A lawsuit? Why not throw them in prison for fraud?

Throwing them in prison seems light since they will eventually be free again and most likely not become reformed.

I think it has something to do with the fact that it's an inter-state crime.

Also -it's been a while since I took my business law class, so I could be wrong- if they formed an LLC or something, they might be able to stay out of jail until its proven that they were directly responsible for the scam. The lawsuit might be more of an excuse to gather evidence which will then be used in a criminal trial.

This is all speculation, but it *seems* reasonable.

Hey...Nickel to see the Egress.

Fools and their money are easily parted.

How to have infinite money:

-acquire valuable object
-tell people you'll sell it to them
-take money but don't give object
-repeat for INFINITE MONEY!

The risk you take with scamming, if you don't go big enough before you're caught you risk a fine instead of a commendation.

poiumty:
How to have infinite money:

-acquire valuable object
-tell people you'll sell it to them
-take money but don't give object
-repeat for INFINITE MONEY!

Step 1 is not necessary.

I'm curious about how much the scammers were offering these things for. People usually fall for stupid scams like this when the deal is 'too good to be true'. If they were selling systems for less than they could get from gamestop it screams either scam or stolen merchandise. Almost makes me inclined to agree with GreatTeacherCAW.

I've been trying to imagine what the world would be like if fraud were not illegal. It is an interesting mind experiment.

Right now fraud is technically illegal but you can get away with it for so long like these guys that it might as well not be the case.

Caveat Emptor and all that. 1-200 to learn you can't trust anyone is in my opinion a fairly cheap lesson, and the scamees should be grateful that they finally learned it.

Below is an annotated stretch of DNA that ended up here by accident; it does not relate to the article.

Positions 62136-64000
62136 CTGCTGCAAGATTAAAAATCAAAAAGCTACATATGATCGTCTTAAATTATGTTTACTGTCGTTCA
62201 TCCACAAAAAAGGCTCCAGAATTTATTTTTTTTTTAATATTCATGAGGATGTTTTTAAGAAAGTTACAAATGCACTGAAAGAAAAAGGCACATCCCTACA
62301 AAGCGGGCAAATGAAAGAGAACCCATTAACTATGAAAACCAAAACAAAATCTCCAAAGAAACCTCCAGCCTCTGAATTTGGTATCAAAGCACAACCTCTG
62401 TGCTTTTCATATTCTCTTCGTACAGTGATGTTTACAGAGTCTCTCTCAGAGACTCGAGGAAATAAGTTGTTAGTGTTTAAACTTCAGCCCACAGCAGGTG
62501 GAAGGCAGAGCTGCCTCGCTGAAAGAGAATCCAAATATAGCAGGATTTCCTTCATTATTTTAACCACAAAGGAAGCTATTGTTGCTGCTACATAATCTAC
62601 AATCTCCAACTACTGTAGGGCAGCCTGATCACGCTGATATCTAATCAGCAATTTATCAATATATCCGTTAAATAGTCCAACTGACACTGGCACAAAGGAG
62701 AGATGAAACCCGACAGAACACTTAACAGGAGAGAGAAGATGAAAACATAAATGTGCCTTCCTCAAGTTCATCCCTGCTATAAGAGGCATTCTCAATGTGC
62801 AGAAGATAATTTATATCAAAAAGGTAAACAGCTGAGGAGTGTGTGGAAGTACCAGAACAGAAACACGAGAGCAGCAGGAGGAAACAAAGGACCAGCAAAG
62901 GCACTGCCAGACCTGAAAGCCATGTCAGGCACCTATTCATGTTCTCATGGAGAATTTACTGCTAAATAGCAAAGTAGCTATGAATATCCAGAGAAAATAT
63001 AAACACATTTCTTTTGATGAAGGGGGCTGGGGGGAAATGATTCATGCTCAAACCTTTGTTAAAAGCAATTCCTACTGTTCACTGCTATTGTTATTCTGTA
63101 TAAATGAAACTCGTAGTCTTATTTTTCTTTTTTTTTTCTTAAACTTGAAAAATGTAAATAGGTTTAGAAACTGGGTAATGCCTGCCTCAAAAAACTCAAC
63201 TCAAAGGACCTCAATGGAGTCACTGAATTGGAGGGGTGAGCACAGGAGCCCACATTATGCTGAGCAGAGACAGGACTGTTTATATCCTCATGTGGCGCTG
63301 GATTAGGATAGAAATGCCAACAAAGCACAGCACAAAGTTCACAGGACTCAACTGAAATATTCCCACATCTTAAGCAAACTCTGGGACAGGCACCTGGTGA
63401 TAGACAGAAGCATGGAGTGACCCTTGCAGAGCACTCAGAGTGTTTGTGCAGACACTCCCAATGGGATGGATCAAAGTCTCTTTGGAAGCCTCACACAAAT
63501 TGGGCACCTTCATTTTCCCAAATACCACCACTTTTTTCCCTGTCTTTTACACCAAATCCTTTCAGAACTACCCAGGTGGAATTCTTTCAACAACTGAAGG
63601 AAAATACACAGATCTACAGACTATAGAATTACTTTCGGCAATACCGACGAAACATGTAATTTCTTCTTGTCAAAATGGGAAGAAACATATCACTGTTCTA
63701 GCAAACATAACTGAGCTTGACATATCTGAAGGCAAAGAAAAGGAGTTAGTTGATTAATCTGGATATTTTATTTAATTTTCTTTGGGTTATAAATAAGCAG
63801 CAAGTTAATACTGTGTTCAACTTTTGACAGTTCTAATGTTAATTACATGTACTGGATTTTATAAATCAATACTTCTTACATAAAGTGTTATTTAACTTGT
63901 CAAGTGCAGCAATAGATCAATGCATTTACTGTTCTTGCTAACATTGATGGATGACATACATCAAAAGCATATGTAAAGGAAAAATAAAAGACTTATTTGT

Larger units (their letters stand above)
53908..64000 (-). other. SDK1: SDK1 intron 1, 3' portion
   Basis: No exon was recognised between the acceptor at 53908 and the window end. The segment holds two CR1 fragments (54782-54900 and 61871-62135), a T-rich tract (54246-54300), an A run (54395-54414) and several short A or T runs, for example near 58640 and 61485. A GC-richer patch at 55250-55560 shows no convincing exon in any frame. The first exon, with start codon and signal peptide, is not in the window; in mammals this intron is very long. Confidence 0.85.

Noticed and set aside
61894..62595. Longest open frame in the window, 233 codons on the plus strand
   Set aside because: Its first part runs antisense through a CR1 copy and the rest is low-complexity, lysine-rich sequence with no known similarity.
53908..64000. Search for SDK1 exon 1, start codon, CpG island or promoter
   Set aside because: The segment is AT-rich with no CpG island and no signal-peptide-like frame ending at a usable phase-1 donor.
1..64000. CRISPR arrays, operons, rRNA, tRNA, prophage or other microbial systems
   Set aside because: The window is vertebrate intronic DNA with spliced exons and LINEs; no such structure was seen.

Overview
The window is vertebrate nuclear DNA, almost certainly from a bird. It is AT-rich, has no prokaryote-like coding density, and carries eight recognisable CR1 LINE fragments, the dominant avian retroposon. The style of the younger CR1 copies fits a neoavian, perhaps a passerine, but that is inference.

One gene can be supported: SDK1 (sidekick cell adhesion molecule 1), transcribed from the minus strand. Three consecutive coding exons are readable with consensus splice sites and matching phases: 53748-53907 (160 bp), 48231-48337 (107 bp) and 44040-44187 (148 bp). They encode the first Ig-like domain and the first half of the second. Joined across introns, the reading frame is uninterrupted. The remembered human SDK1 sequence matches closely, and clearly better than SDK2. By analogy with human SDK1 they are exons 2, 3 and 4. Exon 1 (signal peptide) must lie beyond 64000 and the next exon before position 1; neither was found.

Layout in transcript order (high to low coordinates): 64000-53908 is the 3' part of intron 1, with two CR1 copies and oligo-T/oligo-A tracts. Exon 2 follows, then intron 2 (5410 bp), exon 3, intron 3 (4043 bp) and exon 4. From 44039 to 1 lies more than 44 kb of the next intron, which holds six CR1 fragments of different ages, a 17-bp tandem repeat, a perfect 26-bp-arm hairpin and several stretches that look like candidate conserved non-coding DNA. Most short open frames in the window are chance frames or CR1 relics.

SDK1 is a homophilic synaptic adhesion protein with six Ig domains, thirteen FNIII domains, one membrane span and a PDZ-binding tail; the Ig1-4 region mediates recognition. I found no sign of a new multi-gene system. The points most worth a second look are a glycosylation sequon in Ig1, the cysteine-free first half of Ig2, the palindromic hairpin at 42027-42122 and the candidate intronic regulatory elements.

If they'd only scammed more people they'd be able to afford a lawyer who could get them off on this case.

Canid117:
A lawsuit? Why not throw them in prison for fraud?

Fraud usually gets you fines unless it's above a certain dollar amount, when it becomes felony fraud. But it's usually a civil matter for smaller-scale stuff like these scams.

What I don't get is who falls for these scams any more. Heck, even in MMO's you don't mail people things and then expect them to pay you. Wire transfers, unlike, say, credit card payments, can't be canceled/stopped once you send them off.

The cynic in me is ecstatic: people who get scammed on craigslit have no right to money anyway. They obviously lack the necessary intelligence to be able to retain their money, and if it isn't via craigslit, they will lose it another way. Seriously, what the fuck, people? Whenever anyone is contacted though a craigslist posting, this is the first thing they see:
** CRAIGSLIST ADVISORY --- AVOID SCAMS BY DEALING LOCALLY

** Avoid: wiring money, cross-border deals, work-at-home
** Beware: cashier checks, money orders, escrow, shipping

** More Info: http://www.craigslist.org/about/scams.html

Retards. All of them.

 

Reply to Thread

Posting on this forum is disabled.